Rare inborn errors associated with chronic hepatitis B virus infection*


  • Potential conflict of interest: nothing to report

  • Supported by the State 985 project and National Science and Technology Major Project (2012 ZX10002007) of China, the Fundamental Research Funds for the Central Universities (10ykjc07), China Medical Board in New York (050827), and Guangdong Provincial Science and Technology Foundation (10151008901000003).

  • Database repository: NCBI accession number: SRA048741. Accession numbers: GenBank RefSeq: TMEM2 NM_013390, IFNA2 NM_000605, NLRX1 NM_170722, C2 NM_000063, IL1R2 NM_004633, ERAP1 NM_016442.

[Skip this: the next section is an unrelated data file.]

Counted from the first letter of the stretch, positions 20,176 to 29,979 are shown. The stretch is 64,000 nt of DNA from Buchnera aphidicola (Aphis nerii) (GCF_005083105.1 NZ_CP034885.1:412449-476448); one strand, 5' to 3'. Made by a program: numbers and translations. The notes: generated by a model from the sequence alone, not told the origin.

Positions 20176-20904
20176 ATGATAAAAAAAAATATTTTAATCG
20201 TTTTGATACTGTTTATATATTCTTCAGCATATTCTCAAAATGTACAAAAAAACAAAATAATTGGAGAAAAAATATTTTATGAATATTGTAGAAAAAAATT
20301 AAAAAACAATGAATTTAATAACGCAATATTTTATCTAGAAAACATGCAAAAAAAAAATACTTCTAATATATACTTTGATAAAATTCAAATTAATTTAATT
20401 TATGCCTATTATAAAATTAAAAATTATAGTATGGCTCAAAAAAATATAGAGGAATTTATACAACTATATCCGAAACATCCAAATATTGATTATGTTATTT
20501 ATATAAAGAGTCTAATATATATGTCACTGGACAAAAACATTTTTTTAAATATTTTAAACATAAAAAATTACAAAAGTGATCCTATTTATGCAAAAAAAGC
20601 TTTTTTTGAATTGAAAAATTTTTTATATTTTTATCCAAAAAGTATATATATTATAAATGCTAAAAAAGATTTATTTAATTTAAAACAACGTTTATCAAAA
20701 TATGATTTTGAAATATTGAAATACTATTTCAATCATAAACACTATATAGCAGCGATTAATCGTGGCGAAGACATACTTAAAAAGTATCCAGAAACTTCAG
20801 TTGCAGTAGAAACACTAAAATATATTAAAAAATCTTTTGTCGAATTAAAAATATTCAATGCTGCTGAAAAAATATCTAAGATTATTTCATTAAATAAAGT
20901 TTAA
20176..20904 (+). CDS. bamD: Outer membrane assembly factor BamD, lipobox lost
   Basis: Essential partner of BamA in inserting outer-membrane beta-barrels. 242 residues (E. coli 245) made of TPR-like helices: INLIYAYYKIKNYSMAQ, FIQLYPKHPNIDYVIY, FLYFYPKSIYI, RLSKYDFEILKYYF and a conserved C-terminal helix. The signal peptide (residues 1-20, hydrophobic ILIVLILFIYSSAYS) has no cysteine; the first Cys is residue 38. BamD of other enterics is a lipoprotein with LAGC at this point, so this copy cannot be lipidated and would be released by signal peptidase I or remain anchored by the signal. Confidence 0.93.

Chronic hepatitis B (CHB) is a major global health issue. The role of rare genetic variants in CHB has not been elucidated. We aimed to identify rare allelic variants predisposing to CHB. We performed exome sequencing in 50 CHB patients who had no identifiable risk factors for CHB and 40 controls who were healthy and hepatitis B surface antibody-positive, but had never received hepatitis B vaccination. We selected six rare variant alleles and followed up their association with disease status by Sanger sequencing in a case-control study comprising 1,728 CHB patients and 1,636 healthy controls. The latter had either not been immunized with hepatitis B vaccine or had uncertain vaccination status. Our results showed that transmembrane protein 2 p.Ser1254Asn, interferon alpha 2 p.Ala120Thr, its regulator NLR family member X1 p.Arg707Cys, and complement component 2 p.Glu318Asp were associated with CHB, with P values of <1.0 × 10−7, 2.76 × 10−5, 5.08 × 10−5, 2.78 × 10−4 and odds ratios (ORs) of 2.45, 4.08, 2.34, and 1.97, respectively. The combined P value was <2.0 × 10−16. As there has been no indication of immunological functions for the associated gene, transmembrane protein 2, we further studied its expression by immunohistochemistry, real-time polymerase chain reaction, and western blotting. Our results showed that it was strongly expressed by healthy hepatocytes, but its expression was reduced in liver tissues with CHB, hepatitis B viral (HBV) genome-containing HepG2.2.15 cells, as compared with healthy liver tissues and non-HBV genome-containing HepG2 cells (P = 0.022 and 0.0036, respectively). Conclusion: We identified four missense mutations associated with CHB, our results providing evidence for rare inborn genetic defects that contribute to increased host susceptibility to CHB. (HEPATOLOGY 2012;56:1661–1670)